Shirley Burkovich: A League of Her Own


You may know them from the Tom Hanks movie, "A league of their own," but the truth is, the Rockford Peaches did more for girls' sports than provide entertainment. Shirley Burkovich was considered a warrior among women. The utility player, who passed away last month, has a story she claims may not have been known without the 1992 movie highlighting it.

Put me in coach

Shirley Burkovich was born in Swissvale, Pennsylvania, in February 1933. Her mom was a housewife, and her father was a steel mill worker. Burkovich found a love for baseball in her own time, which led to pickup games with her brother and the neighborhood boys.

"When I was small, we had a large backyard, and that's how I started, by hitting the ball up against the house, doing it that way, and then I graduated to the vacant lots and the streets and alleys of the city," Burkovich stated to an interviewer at Grand Valley State University.

By the time Burkovich hit high school, she had craved a chance to hit. She would join her brother and his friends as they practiced softball. They allowed her to snag fly balls during their batting practice.

In the same interview, Burkovich recalled that there were no opportunities for girls to do sports at that time, "we got to use the gym during our lunch hour because that's when the boys didn't use it, so the girls would go on there and play basketball." 

As WWII ended, Shirley's brother encouraged her to join the All-American Girls Professional Baseball League (AAGPBL). The women played softball, but the rules of play were those of Major League Baseball. The league ran from 1943 to 1954 to attract crowds to stadiums. Many franchisees were losing players to the war, and thus, a new baseball league was born.

Check out more AAGPBL interviews here

Putting in a little 'hustle'

According to her baseball profile, Burkovich finally joined the league in 1948, at just 16-years-old. Teammates gave her the nickname 'Hustle' due to her fierceness on the field. She spent her first year playing for the Muskegon Lassies. She would later move on to travel the east coast with the Springfield Sallies and Chicago Colleens.

Expectations were high for the players. A chaperone was for any female wanting to go out to dinner or a movie for an evening. When asked during an oral history interview of women in baseball if adapting to the rules and expectations was easy, Burkovich responded, "Well, adapting to them was easy because I didn't want to do anything wrong, anything to get me off the team, and you know, some of the girls would miss curfew and things like that, but there was no way that I was ever going to do that."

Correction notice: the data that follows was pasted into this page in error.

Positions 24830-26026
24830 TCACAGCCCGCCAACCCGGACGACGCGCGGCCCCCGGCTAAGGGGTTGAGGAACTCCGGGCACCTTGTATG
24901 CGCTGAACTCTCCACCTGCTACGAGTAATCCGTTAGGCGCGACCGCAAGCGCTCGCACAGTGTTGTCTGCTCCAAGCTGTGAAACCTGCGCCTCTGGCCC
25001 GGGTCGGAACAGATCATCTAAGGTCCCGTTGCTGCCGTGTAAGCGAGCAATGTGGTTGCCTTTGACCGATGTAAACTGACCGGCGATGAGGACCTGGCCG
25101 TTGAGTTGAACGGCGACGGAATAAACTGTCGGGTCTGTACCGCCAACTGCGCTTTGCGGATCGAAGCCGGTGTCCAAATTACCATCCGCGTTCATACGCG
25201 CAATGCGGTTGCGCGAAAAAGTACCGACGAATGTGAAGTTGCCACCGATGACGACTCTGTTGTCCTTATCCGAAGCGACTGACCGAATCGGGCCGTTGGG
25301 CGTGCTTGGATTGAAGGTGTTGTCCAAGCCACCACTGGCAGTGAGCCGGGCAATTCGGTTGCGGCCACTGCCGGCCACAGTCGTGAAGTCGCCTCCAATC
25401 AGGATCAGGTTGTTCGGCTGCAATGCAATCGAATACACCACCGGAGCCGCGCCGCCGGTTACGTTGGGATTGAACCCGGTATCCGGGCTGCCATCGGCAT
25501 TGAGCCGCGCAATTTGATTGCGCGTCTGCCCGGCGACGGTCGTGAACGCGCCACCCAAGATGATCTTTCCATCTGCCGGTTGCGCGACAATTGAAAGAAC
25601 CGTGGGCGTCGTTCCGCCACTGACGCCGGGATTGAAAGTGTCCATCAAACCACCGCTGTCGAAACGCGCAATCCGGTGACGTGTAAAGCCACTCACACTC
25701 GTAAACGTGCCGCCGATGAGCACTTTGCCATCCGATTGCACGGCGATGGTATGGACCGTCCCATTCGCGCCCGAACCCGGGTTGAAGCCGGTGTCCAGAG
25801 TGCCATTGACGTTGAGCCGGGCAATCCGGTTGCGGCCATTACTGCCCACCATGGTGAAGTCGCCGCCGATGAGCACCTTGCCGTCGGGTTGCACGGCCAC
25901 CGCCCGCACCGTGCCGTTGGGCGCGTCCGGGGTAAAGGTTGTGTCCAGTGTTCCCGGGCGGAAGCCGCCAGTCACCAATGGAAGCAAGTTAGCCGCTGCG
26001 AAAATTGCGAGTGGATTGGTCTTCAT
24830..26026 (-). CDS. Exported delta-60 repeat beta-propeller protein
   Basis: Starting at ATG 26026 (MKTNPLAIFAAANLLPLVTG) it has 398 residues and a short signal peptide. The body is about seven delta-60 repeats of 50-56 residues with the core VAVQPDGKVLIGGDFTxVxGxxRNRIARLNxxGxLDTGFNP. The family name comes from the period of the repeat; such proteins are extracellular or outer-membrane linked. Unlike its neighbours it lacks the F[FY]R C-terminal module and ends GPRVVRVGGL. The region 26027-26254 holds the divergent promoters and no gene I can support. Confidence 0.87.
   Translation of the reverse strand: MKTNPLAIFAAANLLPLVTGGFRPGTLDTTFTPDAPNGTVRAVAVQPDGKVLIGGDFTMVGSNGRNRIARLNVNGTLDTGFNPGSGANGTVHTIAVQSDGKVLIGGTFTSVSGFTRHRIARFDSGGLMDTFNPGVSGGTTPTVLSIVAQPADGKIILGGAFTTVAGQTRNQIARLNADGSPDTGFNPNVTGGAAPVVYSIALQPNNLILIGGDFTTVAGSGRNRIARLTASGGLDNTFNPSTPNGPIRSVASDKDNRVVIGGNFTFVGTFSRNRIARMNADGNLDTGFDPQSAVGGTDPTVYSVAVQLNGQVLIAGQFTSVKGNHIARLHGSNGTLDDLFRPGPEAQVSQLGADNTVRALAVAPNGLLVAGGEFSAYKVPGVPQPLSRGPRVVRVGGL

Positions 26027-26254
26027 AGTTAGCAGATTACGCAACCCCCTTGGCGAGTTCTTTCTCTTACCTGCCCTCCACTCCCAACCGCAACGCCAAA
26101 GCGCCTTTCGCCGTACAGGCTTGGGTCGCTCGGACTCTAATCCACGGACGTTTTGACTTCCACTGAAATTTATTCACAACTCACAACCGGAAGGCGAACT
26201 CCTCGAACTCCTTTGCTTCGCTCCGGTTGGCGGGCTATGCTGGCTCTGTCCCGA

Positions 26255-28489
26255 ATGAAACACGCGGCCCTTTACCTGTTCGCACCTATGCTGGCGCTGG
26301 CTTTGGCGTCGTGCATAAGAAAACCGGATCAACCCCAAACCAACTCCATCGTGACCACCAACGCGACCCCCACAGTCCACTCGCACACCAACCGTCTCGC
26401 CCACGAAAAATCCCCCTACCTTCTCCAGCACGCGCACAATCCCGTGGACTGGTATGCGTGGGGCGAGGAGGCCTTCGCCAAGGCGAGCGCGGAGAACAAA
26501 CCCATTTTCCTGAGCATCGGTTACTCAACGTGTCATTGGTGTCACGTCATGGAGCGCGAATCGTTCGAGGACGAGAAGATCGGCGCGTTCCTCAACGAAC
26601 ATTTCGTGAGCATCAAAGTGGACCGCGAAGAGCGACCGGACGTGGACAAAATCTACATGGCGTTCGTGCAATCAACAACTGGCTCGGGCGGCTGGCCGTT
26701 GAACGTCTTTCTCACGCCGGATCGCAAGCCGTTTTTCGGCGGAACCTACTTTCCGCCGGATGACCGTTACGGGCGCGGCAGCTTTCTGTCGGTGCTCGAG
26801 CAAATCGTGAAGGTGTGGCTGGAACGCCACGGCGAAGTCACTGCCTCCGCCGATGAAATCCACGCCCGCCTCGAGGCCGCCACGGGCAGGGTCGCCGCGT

"I wasn't ever going to do anything that would jeopardize my chance to play baseball, so I followed the rules to the letter," Burkovich states in an AAGPBL Collection Interview

In her final year of playing, Burkovich joined the Rockford Peaches—most recognized in the movie 'A League of Their Own.'

Movies to Watch: A League of Their Own

Burkovich played 37 games, serving as an infielder and outfielder. 

"I played infield, I played the outfield, so I kind of filled a hole somewhere. Whenever someone wanted to sit down, or someone was hurt or whatever, I played that, so I played right field, left field, center field, and I played all the infield positions," Burkovich stated in the Oral History Interview.

Burkovich continued saying after the 1951 season, she felt the league would not last. She retired, taking a position with Pacific Bell (now SBC). "I had to decide between that opportunity to take that job or go back for maybe another one season or maybe two," stated Burkovich. "I didn't know how long it was going to last, and so I thought, well, I think I better set myself up for a job that I had a little security."

Changing the Game

Although modest, Burkovich and her teammates' pioneering in the sport would help push for Title IX, among other movements for women's rights in sports. For many players in the league, this was their opportunity to be able to contribute to society. Title IX ceased to exist during the league's tenure, but history shows that it slowly paved a path into the great unknown as these opportunities arose throughout the years. Burkovich joined former Major League Baseball players such as Mack Kuykendall in a group called "Sports Educators of America." This group provides free clinics to boys and girls. She stated that she wanted to show young people there were opportunities beyond the field.

Penny Marshall approached Burkovich in 1992 to appear in the Film 'A League of their Own.' Burkovich can be seen playing the role of older Alice "Skeeter" Gaspers, an outfielder for the Peaches. "Had it not been for the movie, we would have still been obscure," said Burkovich said in the Oral History Interview.

Burkovich would go on to establish the International Women's Baseball Center (IWBC)—a place dedicated to preserving the history of Women's Baseball and inspiring the next generation.

Read the IWBC's vision for the future of women's baseball

Burkovich lives on in film and women’s sports like many other pioneers, such as the first female PGA Tour star Babe Zaharias and the first female Boston Marathoner, Kathryn Switzer. The IWBC organization plans to build #APlaceofTheirOwn. They are currently raising funds to build a museum for the history of women’s sports that will include a Women’s Baseball Hall of Fame. The non-profit notes that there will also be an activity center dedicated to educating kids about the game and career opportunities connected to the sport.

 
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